|< Day Day Up >|
4.12. Browsing Groups
From the main Google Groups page, you can browse through the list of groups by picking a hierarchy from the front page. You'll see that there are subtopics, sub-subtopics, sub-sub-subtopics, andówell, you get the picture. For example, in the comp (computers) hierarchy, you'll find the subtopic comp.sys or computer systems. Beneath that lie 75 groups and subtopics, including comp.sys.mac, a branch of the hierarchy devoted to the Macintosh computer system. There are 24 Mac subtopics, one of which is comp.sys.mac.hardware, which has, in turn, three groups beneath it. Once you've drilled down to the most specific group applicable to your interests, Google Groups presents the postings themselves, sorted in reverse chronological order.
This strategy works fine when you want to read a slow (i.e., containing little traffic) or moderated group, but when you want to read a busy, free-for-all group, you may wish to use the Google Groups Search engine. The search on the main page works much like the regular Google search; the differences are the Google Groups tab and the associated group and posting date that accompanies each result.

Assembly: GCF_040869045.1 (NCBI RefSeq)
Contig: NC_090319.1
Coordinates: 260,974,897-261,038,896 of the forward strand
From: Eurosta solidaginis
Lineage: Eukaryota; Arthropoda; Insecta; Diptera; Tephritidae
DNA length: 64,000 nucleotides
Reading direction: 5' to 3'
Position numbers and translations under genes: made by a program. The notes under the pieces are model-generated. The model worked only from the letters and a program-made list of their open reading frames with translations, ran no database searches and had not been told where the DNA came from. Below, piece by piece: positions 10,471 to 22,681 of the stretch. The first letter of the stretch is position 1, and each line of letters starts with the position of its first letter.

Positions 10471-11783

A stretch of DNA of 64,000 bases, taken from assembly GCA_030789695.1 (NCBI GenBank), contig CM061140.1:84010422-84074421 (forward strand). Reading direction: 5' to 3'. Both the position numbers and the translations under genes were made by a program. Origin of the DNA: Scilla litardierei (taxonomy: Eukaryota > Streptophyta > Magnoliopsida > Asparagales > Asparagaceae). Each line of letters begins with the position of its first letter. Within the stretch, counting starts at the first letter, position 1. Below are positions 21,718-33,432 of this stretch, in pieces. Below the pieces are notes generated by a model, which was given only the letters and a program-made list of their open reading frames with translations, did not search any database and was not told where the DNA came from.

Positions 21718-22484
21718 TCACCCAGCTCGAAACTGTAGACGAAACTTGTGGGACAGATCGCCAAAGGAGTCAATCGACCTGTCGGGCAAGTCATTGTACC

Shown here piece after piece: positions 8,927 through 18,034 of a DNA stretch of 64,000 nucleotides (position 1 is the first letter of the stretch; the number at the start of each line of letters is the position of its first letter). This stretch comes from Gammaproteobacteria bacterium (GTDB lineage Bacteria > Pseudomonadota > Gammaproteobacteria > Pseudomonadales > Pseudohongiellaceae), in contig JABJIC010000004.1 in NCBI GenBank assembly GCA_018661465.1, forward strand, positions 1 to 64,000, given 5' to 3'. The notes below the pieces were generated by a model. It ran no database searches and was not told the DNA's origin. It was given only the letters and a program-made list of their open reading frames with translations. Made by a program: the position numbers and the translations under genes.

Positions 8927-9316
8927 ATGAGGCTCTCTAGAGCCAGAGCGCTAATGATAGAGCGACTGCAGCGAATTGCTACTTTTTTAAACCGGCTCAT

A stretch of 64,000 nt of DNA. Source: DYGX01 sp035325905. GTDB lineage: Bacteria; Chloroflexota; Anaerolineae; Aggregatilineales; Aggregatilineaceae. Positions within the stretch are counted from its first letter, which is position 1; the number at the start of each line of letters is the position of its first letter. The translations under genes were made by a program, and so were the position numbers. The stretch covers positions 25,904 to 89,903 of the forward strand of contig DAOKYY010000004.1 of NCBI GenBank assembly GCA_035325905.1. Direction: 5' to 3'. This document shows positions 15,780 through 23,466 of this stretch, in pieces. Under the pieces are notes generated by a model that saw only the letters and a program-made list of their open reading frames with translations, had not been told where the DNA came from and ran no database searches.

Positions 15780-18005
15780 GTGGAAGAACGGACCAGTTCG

The Advanced Groups Search (http://groups.google.com/advanced_group_search), however, looks much different. You can restrict your searches to a certain newsgroup or newsgroup topic. For example, you can restrict your search as broadly as the entire comp hierarchy (comp* would do it) or as narrowly as a single group such as comp.robotics.misc. You can restrict messages to subject and author, or restrict them by message ID.
Possibly the biggest difference between Google Groups and Google Web Search is the date searching. With Google Web Search, date searching is notoriously inexact; date refers to when a page was added to the index rather than when the page was created. Each Google Groups message is stamped with the day that it was actually posted to the newsgroup. Thus, the date searches on Google Groups are accurate and indicative of when content was produced. And, thankfully, they use the more familiar Gregorian dates rather than the Google Web Search's Julian dates [Hack #16] .
|< Day Day Up >|